It seems every time I build up a small cash reserve in our emergency account, we have an unexpected expense that burns it up. I rather keep just the bare minimum in savings as I funnel my money toward debt that will give us better cash flow if we were to experience a major financial crisis. However, I know it's not prudent to fly by the seat of my pants with two children and a home. After using much of our emergency fund on a replacement vehicle and car repairs, we came up with a plan to replenish our rainy-day fund without ruining all of our fun on sunny days.
Saving our tax refund
Although our tax refund is small, we plan to funnel it into our emergency fund. A few hundred dollars won't go very far in terms of eating out, but it can help us on the path of savings. For our emergency fund, it serves more as a psychological boost. It's nice to know that we can save financial "windfalls," even ones that are tiny. It's good to get into the habit of saving windfalls instead of blowing them on clothes and furniture.
Suspending our retirement savings
We plan to temporarily suspend our retirement savings until we have enough in liquid savings to cover at least 3 months of our monthly bills and expenses. Most experts say a person needs at least 6 to 8 months of expenses set aside in an emergency account. I will continue to save money for retirement and for our emergency fund after I have the first three months. We may also save first in a Roth IRA instead of a 401(k) so that we may access the principal without paying an early withdrawal penalty.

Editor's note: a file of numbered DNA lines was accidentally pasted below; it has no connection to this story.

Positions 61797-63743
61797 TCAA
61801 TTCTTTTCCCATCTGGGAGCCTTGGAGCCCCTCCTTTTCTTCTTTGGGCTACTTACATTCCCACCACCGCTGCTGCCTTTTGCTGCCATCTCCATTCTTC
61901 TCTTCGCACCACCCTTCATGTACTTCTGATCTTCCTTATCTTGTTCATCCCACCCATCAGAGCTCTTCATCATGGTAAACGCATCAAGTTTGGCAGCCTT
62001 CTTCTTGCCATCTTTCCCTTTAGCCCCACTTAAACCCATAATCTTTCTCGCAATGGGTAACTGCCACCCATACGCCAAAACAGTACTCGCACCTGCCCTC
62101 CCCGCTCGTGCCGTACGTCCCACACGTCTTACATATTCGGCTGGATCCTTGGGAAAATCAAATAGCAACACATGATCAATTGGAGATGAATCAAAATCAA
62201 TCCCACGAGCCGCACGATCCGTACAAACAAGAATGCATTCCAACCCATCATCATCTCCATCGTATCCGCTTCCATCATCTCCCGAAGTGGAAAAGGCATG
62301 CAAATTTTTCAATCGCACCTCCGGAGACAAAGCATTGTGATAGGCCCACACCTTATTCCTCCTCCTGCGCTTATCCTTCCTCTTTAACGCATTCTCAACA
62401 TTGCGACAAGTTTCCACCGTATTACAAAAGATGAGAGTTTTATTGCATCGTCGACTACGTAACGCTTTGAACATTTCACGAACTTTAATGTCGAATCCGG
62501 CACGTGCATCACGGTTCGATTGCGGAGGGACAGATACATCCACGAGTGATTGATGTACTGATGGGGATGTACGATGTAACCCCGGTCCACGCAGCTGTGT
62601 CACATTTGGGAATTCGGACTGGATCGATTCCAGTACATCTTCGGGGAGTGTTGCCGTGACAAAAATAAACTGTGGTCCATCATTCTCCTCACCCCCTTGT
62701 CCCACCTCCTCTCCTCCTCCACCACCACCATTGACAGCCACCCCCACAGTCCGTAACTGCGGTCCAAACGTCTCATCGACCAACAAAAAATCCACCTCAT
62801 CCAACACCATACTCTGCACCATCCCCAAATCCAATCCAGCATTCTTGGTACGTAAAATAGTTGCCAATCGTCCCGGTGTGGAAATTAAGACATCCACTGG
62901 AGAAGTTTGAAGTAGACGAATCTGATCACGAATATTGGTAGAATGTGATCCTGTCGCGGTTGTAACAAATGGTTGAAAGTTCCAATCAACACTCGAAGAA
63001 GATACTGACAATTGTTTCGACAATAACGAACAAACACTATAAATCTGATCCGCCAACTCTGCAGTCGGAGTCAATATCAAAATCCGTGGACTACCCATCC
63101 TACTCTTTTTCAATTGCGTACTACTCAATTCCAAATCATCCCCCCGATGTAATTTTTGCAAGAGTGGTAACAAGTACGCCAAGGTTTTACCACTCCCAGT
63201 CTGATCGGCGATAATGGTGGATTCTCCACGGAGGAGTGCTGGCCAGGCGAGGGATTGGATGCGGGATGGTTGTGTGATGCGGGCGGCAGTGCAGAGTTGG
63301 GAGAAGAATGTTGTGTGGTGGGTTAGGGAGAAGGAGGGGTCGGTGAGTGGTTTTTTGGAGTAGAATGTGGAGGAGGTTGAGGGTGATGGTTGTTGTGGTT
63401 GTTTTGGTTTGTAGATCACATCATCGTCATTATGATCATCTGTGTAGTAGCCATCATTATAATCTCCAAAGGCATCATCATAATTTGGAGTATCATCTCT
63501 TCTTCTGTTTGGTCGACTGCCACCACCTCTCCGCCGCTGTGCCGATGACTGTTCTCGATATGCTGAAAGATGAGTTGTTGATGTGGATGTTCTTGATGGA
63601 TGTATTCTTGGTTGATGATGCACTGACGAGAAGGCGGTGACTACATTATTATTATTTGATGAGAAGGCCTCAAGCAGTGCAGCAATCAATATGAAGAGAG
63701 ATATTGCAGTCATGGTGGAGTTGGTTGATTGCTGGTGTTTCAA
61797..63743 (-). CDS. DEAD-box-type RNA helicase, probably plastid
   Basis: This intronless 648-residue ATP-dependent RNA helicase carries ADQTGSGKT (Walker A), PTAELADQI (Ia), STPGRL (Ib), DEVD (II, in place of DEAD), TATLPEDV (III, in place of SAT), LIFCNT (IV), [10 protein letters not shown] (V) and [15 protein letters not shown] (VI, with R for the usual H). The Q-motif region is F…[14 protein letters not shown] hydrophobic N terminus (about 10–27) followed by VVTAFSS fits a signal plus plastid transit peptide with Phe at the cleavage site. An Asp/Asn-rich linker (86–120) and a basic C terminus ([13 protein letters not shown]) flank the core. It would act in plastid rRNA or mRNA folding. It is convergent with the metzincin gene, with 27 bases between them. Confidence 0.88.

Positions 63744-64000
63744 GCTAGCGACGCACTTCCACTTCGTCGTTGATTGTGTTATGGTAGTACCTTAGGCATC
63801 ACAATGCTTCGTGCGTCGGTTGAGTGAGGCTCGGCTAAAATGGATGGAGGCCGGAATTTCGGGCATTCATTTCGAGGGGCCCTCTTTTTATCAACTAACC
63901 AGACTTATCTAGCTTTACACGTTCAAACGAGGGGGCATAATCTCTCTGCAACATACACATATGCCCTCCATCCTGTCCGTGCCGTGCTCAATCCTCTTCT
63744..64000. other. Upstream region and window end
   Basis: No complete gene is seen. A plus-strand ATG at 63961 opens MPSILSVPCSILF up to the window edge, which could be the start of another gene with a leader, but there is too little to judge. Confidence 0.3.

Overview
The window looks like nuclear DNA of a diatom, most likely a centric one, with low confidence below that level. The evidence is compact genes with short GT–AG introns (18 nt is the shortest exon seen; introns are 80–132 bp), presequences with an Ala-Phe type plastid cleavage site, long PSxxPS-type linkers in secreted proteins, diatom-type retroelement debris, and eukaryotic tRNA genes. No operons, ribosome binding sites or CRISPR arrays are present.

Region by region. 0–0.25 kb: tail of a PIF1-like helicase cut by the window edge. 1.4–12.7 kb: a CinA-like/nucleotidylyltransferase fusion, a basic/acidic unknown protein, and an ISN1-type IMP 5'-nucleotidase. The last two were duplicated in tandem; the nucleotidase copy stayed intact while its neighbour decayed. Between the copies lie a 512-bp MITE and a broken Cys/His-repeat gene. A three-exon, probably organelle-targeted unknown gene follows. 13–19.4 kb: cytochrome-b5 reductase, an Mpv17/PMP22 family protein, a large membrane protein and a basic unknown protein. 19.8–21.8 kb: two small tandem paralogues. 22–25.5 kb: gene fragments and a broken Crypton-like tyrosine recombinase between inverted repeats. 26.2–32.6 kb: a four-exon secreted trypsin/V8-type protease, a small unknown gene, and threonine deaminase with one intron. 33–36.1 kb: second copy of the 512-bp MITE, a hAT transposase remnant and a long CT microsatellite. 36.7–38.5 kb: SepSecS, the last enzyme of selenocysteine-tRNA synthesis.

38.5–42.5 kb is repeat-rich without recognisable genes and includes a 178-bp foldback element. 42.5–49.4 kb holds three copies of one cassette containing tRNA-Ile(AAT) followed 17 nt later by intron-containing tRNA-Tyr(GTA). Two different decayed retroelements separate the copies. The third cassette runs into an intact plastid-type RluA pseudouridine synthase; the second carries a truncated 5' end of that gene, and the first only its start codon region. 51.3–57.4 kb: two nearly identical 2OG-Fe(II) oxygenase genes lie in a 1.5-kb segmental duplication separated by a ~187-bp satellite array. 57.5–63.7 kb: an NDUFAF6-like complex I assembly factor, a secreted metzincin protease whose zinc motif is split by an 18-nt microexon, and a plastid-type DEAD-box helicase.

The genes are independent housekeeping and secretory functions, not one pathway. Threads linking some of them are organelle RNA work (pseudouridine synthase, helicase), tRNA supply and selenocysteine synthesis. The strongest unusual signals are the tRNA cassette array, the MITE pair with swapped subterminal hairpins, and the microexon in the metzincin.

Paying less toward our mortgage
Even though I'd love to pay off my mortgage in another 7 years, it's not as important as having money for emergencies. We recently refinanced at 2.75 percent so I know that we aren't throwing too much money away on the interest. Instead of paying $1,500 to eliminate our mortgage in a little more than 7 years, I will opt instead to pay $1,200 so we can pay off our house in one decade. Since we only owe $900 a month, I'm making a middle-of-the-road compromise. I'll essentially have an extra $300 a month I can funnel into savings until we reach our 6 to 8 month mark that experts recommend.
Although some people turn to their credit cards for emergencies, I would only do that as a last resort. Part of the problem I have had with using a credit card is that my judgment becomes skewed. I can't see the line between a convenience purchase and a true financial emergency. Credit cards tend to lower my inhibitions when it comes to spending. By saving a portion of our discretionary funds for the next two years, we should be able to replenish our savings.
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